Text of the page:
The World Banks semiannual Global Economic Prospects report, released yesterday, presented a bleak message, with 2015 estimates for global gross domestic product cut to 3 percent versus a prior forecast of 3.4 percent. By the banks reckoning the slump in Europe, slowing demand from a maturing Chinese economy and depressed oil prices will leave the U.S. alone as a major economy with good prospects. With prospects of deflation and stagnation haunting global investors, a key question is how secure are the traditional safe havens. Sovereign bonds across most geographies appear richly priced by any fundamental metric, as anticipated central bank intervention weighs on yields artificially. Meanwhile, a modest rally in gold still leaves it well below its three-month high. The answer appears to be that investors seeking higher ground are continuing to be drawn to the U.S. dollar. A report issued yesterday from Track Research showed that the share of total currency trading volume represented by U.S. dollar pairs rose from 87 percent in April 2014 to more than 90 percent last month, marking a tidal shift in foreign exchange, and that the euro had lost ground in currency reserves in nearly all central banks. With the euro making a historic move this morning to fall below its initial value of $1.1743 when first introduced in 1999, for many investors, the dollar appears to remain the sole life raft.
U.S. banks report fourth-quarter 2014 earnings. JPMorgan Chase, the largest global private-sector bank by assets, announced today a decline in profits for the fourth quarter of 2014, driven heavily by legal expenses in excess of $1.1 billion as the hangover from the 200809 financial crisis continues to weigh on the financial sector. With earnings of $1.19 per share, the banks profits were down 6.6 percent versus the same period in 2013. Separately, Wells Fargo announced fourth-quarter earnings of $1.02 per share, in line with consensus analyst estimates.
Factory activity in Europe as forecast. Euro zone industrial production for November registered in line with consensus forecasts at an expansion of 0.2 percent versus October. The figures represent a contraction 0.3 percent from the same month in 2013, with output levels that are down by a double-digit factor on a year-over-year basis from post-recovery highs.
France posts soft inflation data. Consumer inflation in France for December was marginally stronger than forecast at 0.1 percent month-over-month, but still represented a five-year low for the nation as activity measures continue to stall. Todays release by the INSEE national statistics office indicated that soft commodities prices were the primary driver in the deceleration of price increases. In light of the prospects for the disclosure of a market purchase facility at the European Central Banks upcoming monthly announcement, this data provides additional support for European sovereign bond market bulls.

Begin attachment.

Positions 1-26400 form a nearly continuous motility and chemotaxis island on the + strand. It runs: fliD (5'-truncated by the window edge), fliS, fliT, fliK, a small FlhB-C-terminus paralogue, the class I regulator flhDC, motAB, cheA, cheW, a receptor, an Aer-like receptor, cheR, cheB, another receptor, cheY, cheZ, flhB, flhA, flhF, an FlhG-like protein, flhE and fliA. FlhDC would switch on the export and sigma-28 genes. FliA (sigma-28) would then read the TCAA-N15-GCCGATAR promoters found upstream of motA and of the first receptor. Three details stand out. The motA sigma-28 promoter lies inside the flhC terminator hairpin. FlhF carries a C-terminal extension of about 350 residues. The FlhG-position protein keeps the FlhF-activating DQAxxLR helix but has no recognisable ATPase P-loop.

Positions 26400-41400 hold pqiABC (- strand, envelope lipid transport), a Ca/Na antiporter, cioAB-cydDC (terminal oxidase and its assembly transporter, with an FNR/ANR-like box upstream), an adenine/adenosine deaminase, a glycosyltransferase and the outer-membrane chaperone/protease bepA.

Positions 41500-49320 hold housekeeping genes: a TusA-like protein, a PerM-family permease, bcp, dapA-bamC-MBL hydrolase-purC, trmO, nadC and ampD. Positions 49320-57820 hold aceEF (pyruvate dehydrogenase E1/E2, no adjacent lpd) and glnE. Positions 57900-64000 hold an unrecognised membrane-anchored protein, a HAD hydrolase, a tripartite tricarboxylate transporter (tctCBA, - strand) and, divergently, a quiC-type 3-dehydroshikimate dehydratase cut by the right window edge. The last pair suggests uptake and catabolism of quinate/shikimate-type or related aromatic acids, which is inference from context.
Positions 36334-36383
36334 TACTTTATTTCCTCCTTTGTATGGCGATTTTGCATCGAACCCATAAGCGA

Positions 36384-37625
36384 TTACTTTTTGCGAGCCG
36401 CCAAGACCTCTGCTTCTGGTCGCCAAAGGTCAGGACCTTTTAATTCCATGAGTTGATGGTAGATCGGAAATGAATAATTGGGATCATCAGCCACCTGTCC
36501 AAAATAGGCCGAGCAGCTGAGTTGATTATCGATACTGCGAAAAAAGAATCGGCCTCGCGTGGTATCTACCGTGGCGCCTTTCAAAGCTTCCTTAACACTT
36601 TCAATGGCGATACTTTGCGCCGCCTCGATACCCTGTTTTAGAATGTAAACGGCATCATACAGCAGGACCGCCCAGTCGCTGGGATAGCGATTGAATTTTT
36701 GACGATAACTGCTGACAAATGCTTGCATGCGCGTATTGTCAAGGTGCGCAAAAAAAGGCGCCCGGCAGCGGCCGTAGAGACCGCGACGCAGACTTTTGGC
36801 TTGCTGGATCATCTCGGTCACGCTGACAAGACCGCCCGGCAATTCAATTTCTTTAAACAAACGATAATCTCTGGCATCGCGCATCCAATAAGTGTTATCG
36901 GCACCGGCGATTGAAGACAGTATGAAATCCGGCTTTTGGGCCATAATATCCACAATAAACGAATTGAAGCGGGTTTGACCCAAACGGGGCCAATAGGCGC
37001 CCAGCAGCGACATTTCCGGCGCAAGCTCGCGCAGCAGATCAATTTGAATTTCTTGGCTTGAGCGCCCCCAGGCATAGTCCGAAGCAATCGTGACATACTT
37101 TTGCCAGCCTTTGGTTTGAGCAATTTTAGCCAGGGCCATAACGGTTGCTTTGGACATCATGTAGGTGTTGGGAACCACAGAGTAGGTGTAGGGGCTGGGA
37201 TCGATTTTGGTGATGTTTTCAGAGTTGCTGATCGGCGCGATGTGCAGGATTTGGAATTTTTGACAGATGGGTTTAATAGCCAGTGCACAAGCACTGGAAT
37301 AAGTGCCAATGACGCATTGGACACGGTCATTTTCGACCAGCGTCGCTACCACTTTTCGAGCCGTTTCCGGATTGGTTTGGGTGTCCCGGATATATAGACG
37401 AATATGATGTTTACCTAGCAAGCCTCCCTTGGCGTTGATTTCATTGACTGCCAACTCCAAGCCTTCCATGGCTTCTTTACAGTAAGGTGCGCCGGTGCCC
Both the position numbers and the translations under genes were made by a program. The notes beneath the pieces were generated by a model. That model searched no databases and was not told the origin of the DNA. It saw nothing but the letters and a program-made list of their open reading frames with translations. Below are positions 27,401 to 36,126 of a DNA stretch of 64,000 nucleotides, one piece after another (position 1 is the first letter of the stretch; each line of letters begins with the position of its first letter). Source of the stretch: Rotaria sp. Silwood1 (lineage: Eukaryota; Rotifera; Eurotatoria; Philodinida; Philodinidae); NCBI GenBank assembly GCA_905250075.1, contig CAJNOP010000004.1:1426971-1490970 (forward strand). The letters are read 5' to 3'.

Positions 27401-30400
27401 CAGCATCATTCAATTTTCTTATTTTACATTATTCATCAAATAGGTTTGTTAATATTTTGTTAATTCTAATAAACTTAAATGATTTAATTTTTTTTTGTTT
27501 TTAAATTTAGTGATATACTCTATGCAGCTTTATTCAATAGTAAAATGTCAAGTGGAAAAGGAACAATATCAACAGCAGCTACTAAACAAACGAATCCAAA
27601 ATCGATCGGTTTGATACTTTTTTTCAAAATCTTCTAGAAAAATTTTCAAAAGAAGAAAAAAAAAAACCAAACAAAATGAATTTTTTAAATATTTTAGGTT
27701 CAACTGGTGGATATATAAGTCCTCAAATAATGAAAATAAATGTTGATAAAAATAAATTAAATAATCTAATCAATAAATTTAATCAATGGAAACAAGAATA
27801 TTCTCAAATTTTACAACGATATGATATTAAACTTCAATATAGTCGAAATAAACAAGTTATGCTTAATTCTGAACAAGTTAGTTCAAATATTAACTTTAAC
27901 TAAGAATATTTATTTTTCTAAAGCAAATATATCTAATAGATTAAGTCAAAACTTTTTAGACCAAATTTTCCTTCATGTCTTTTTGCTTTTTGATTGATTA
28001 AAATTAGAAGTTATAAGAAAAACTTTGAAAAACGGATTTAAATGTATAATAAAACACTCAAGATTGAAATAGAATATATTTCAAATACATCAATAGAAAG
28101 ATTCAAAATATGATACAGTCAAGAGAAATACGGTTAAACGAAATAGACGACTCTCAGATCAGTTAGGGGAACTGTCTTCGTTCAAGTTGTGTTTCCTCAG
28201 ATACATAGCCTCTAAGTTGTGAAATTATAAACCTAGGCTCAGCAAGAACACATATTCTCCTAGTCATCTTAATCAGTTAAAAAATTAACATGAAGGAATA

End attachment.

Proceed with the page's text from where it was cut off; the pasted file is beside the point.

U.S. data on deck. December retail sales data will be the big economic story of the day in the U.S. for domestic markets as the consumer discretionary sector continues to be a major driver of sentiment. In a report issued this morning, Société Générale economist Michala Marcussen commented that a dip in headline sales driven by cheap gasoline might mask strength in core purchases, suggesting a sharp pick-up in fourth-quarter spending. Also scheduled for release today are the weekly Energy Information Administration crude oil inventory report and Federal Reserve Beige Book.
Portfolio Perspective: Beige Book Preview Douglas Porter, BMO Capital Markets
The Feds Beige Book is out for release at 2 pm and will provide a look at economic conditions across the country. As Sal Guatieri, my colleague at BMO Capital Markets, notes, this edition could shed light on two developments that have contributed to a recent slowing in business cap expenditures. The first is the slowdown at West Coast ports, with Institute for Supply Management surveys reporting that delays in imported materials and supplies are impeding sales and production. The second and more worrisome development is plunging oil prices. The previous report found that while drilling and exploration remained at high levels, some firms were reevaluating their plans, notably in the Dallas area. Oil prices have slid a further $27 per barrel since the report was tallied, compelling more firms to slash exploration budgets. Even so, most business contacts were upbeat about the outlook for spending and the economy.
Douglas Porter is chief economist for BMO Capital Markets in Toronto.